Monday, May 18, 2015

Guilt And Regret Following The Death of a Friend

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Nobody can go back and start a new beginning, but anyone can start today and make a new ending.  ~ Maria Robinson

A reader writes: Do you have any articles or can you suggest a book that will be helpful to me? I lost a long time friend. We had some unresolved conflict caused by me. I was unable to be with her during the past 2 years as she fought cancer. She shut me out. I deserved it. I am grieving the loss, the lack of closure, and guilt. It is hell. Can you point me to some help? Please?

My response: I’m so sorry to learn of the death of your friend, and of course there is nothing I can say to erase the load of guilt that you are carrying around with you in the wake of your loss. In the end, the only one who can forgive you is you, as I'm sure you already know.

I certainly can tell you that guilt is one of the most common reactions in loss – guilt for what you may have done or failed to say or do.

I don’t know what happened between you and your friend, but I encourage you to take some time to just sit alone with the accusation you’re placing on yourself. Ask yourself how much of the accusation is true, and own that – but be careful about taking on too much guilt for a particular incident. 

It may help to write out the accusation (“I accuse myself of . . .”), then date the indictment. Let it sit for a while. When you revisit it, examine the accusation closely and objectively. Is there evidence to back up the accusation? Just because you feel guilty does not mean that you are guilty as charged. Feelings aren't always logical or rational.

Nevertheless, if after examining all the facts you decide that you should have done things differently, then the only thing you can do at this point is to learn from your mistakes and promise yourself that if you are presented with the very same set of circumstances again, you will do things differently next time. Harsh as it sounds, there is nothing you can do now to go back and change what has already been done. (If you cannot do this exercise by yourself, I strongly suggest that you find someone you trust who will listen to the details of your story without passing judgment upon you: a relative, trusted friend, spiritual adviser, grief counselor or therapist. If you’re being too hard on yourself, you may need some outside help in processing your guilt issues more objectively.)

You might also think about finding some way to communicate with your friend’s spirit and asking for her forgiveness. That may be by praying, meditating, writing her a letter and saying all you need to say to her, or by finding a quiet place and lighting a candle and speaking to her in your mind about your troubling memories – whatever way you choose is up to you. If you like, you can also write a letter from your friend back to you. (You might try writing your letter to her with your dominant hand, and her letter in response to you with your opposite hand.) The goal is to find some way to externalize and express all those guilty feelings, so you can release them, forgive yourself and move forward in your grief process.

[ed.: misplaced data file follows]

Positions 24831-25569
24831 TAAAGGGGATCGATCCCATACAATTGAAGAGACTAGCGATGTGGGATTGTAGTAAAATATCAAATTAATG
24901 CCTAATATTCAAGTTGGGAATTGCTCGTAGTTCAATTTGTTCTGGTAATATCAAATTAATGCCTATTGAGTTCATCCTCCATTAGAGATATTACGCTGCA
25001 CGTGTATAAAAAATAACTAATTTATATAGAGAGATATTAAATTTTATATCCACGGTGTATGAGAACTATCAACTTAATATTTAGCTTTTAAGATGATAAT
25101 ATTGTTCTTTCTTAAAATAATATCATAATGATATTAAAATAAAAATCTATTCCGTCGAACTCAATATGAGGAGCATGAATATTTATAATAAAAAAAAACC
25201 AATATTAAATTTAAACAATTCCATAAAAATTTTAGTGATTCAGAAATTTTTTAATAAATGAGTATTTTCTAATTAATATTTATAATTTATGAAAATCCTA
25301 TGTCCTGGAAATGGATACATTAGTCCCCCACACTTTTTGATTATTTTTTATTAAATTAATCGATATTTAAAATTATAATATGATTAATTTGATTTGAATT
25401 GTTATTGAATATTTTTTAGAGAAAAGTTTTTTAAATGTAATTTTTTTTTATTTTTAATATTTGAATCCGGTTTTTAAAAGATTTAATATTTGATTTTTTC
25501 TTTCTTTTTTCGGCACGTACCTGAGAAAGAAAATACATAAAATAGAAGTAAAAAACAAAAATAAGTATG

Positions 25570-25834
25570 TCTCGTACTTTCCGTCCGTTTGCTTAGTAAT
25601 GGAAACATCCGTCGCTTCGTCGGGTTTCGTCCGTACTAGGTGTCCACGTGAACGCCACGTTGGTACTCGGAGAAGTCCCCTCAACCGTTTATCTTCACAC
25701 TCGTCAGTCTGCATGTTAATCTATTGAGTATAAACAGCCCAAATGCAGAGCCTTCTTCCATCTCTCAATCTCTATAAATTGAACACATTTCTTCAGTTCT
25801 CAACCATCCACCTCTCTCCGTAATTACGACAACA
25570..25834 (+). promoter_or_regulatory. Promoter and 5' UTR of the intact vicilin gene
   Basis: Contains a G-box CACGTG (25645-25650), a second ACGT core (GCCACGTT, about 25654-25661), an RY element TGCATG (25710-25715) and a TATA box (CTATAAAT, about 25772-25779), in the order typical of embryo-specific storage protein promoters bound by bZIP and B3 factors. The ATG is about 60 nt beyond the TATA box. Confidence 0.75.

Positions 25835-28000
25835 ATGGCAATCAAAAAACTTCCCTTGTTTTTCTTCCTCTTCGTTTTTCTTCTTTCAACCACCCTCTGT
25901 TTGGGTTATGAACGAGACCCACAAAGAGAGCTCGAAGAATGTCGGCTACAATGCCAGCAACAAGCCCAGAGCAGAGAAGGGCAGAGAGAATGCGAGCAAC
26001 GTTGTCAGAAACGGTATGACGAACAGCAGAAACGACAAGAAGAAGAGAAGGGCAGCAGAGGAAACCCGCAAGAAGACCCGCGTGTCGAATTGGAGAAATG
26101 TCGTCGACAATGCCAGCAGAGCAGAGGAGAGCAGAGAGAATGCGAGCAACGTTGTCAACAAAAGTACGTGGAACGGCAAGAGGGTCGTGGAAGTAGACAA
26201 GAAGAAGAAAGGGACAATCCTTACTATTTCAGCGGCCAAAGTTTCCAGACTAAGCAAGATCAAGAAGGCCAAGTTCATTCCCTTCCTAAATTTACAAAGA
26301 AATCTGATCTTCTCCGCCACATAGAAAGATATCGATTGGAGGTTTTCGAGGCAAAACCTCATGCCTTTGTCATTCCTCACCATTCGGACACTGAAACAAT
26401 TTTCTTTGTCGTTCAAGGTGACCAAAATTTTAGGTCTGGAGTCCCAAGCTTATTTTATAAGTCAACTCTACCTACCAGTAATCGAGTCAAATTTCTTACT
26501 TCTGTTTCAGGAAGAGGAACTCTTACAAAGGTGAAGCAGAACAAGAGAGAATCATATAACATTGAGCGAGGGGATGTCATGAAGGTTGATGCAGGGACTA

If you write a letter asking for forgiveness, consider one of these options: Take the letter to your friend’s grave and read it out loud; Take it to a place that had meaning for the two of you and read it aloud; or share the letter with your clergy person or counselor by reading it aloud. Then, having read the letter, destroy it – or burn it and imagine your guilt being carried away with the smoke.

Noted grief educator and author Harold Ivan Smith has this to say about guilt:

“Eleven words could salvage most regretful relational memories: ‘I am sorry. I was wrong. I want to be forgiven.’ Suppose the positions were reversed: you had died, your loved one survived. How would you want your loved one to deal with forgiveness? Ask yourself, ‘Where is my loved one now? Would she be ungracious in forgiving me?’”

You might also make the effort to find a grief support group, either in person or on the Internet, and talk with others whose experiences may be similar to your own. Sometimes sharing our story in this way enables us to unburden ourselves and to obtain the absolution we may need from others. None of us is perfect; we are all human, we've all made mistakes and we've all done things about which we feel guilty. The point of all of this is to find some way to forgive yourself, to apologize and make amends to the one you believe you have harmed, to learn from your mistakes and to move on. That's the only way you will begin to heal from this loss.

I don’t know about your past experiences with losing someone to death, but if you haven't already done so, I hope you'll pay a visit to my Grief Healing website. There you may find the information, comfort and support you need at this difficult time. Learning what is normal in response to losing a loved one can be very helpful, because you will discover that you are not "crazy" for feeling the way you do, you'll learn what to expect in the weeks and months ahead, and you'll discover many useful, specific ways that you can manage your own reactions.

If you decide to participate in our online Grief Healing Discussion Groups, you will discover that you are not alone in what you are feeling, and you will avail yourself of some very caring support and inspiration from others.

See too my Death of a Friend page, which will point you to some other relevant resources.

You might also be interested in the online e-mail course I've written, which offers help for grief in short, easy-to-digest messages delivered every other week via e-mail. See The First Year of Grief: Help for the Journey for further information.


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© by Marty Tousley, RN, MS, FT, DCC

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